In this episode of Euthanasia & Disability, Amy Hasbrouck and Christian Debray catch up on some news briefs.
Please note that this text is only a script and that our webcast contains additional commentary.
CATCHING UP ON NEWSBRIEFS
- New Group – NDY Aotearoa
- Activists with disabilities in New Zealand have launched Not Dead Yet Aotearoa to combat assisted suicide in that country. An initiative proposed by the liberal party was withdrawn before the elections last September, but a new bill is expected sometime this year.
- Assisted suicide bills defeated in the U.S.
- On February 7, the Public Health and Human Services committee of the Colorado House of representatives rejected a bill that would have allowed assisted suicide. Activists Anita Cameron, Carrie Ann Lucas and Robin Stephens from Not Dead Yet were among the hundreds of people who testified before the committee. They explained that disabled people will be vulnerable to financial pressure, and that the terminal illness requirement will not exclude people with disabilities.
- On March 5 in Utah, the Health and Social Services committee of the state’s house of Representatives voted to refer the assisted suicide question for study, thus tabling it for this legislative session.
- On March 31 in Maryland, the two committees considering assisted suicide decided to put off action on that state’s bill, and to organize a commission to study the question. This followed a hearing on March 10, where Samantha Crane from the Autism Self-Advocacy Network and Crosby King of Not Dead Yet testified in opposition to the bill.
- The assisted suicide bill in Connecticut seems to be in trouble in the judiciary committee, after hearings earlier this year. Stephen Mendelsohn, Cathy Ludlam and John Kelly from Second Thoughts were among those who spoke out against the bill. The fate of the bill is still up in the air.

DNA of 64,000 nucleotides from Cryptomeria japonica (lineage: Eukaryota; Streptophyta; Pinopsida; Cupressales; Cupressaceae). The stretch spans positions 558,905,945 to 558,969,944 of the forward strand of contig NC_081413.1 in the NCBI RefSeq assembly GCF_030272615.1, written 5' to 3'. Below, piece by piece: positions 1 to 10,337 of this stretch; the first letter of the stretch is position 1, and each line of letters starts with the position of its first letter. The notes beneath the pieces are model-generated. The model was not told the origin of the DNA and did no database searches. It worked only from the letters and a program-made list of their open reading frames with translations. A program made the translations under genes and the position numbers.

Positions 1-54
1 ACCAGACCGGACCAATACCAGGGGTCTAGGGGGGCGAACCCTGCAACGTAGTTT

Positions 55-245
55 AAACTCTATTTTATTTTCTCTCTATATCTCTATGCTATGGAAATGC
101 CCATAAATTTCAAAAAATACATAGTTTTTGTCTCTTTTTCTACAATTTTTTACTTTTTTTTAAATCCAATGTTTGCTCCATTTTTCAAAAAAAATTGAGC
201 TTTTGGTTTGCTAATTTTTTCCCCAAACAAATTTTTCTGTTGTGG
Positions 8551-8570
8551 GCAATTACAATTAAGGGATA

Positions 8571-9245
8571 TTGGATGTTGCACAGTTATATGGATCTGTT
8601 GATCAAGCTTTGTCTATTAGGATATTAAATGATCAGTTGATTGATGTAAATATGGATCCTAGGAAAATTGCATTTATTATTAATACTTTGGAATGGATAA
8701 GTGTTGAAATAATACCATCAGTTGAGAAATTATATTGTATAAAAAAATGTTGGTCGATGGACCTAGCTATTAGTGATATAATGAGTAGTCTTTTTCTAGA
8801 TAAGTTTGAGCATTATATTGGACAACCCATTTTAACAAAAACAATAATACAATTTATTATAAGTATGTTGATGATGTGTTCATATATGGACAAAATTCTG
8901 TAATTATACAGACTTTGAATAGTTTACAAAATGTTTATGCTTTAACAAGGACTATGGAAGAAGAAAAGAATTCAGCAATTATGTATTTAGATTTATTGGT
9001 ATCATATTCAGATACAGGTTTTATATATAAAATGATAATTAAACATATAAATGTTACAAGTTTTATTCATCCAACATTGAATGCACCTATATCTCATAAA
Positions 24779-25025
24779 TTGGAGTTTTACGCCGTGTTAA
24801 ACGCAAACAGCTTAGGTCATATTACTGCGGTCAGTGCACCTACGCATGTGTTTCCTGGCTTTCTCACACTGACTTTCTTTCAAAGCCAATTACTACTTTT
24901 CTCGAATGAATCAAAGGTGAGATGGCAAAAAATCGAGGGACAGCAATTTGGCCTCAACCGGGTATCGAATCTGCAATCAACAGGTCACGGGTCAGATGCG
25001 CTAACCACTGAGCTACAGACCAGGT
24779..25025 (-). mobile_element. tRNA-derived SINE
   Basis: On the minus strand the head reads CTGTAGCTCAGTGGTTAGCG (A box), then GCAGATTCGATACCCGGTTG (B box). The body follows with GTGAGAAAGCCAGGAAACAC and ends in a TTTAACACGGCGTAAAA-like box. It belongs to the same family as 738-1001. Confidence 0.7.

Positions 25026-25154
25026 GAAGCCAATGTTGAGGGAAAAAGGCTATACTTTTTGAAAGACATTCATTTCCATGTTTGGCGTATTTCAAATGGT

- There are still several other bills, most notably in California, New York, New Jersey, and elsewhere. Stay tuned for updates as we get them in.
- Bentley v. Maplewood, appeal rejected
- The British Columbia Court of Appeal has dismissed a request from the family of an 83-year-old woman [Margaret Bentley] that their mother no longer be given nourishment or liquids by staff members at the nursing home where she resides. Justice Mary Newbury agreed with a lower court judge, ruling that the woman, who has advanced Alzheimer’s disease, is exercising her consent when she opens her mouth to accept food and water, despite her family’s position that it was her wish while she was mentally capable that she not be fed in her current condition.
- France rejects continuous palliative sedation
- By a vote of 89 to 70, French parliamentarians recently rejected amendments to a 2005 statute that would have allowed for continuous palliative sedation
- Politicians on the left felt the measure did not go far enough
- The senate will take up the bill this month or next.
- “Ghost Boy”: the story of Martin Pistorius
- An autobiography was published in 2011 by a young man named Marin Pistorius, where he recounts the more than ten years during his adolescence he spent with locked-in syndrome.
- His story received increased attention after a U.S. Public Radio broadcast earlier this year.
- Following a mysterious illness that rendered him paralyzed and unconscious at the age of 12, Pistorius slowly regained consciousness near the age of 16 years.
- But since he could only move his eyes, those around him missed his efforts to communicate.
- His parents thought he was in a coma or a vegetative state, but he could hear and feel everything that was going on around him.
- Finally, one of his attendants noticed that he was responding to her voice and words with his eyes. That’s when rehabilitation began.
- He was married in 2009 and now works as a web designer.
- Danielle Davis refuses to unplug her husband Matt, thereby saving his life.
- This week we learned of Matt Davis, who received a traumatic brain injury due to a motorcycle accident in 2010. After only nine days in a coma, the doctors told his wife that she should disconnect his life-support equipment, since there was a less than 10% chance he would ever awaken.
- But Danielle decided to care for her husband. She brought him home, and after a couple of months he was able to hold objects in his hands. Soon he was talking and he eventually got around with a walker. It’s worth noting that the American Neurological Association recommends that rehab efforts be continued for people with head injuries for at least six months.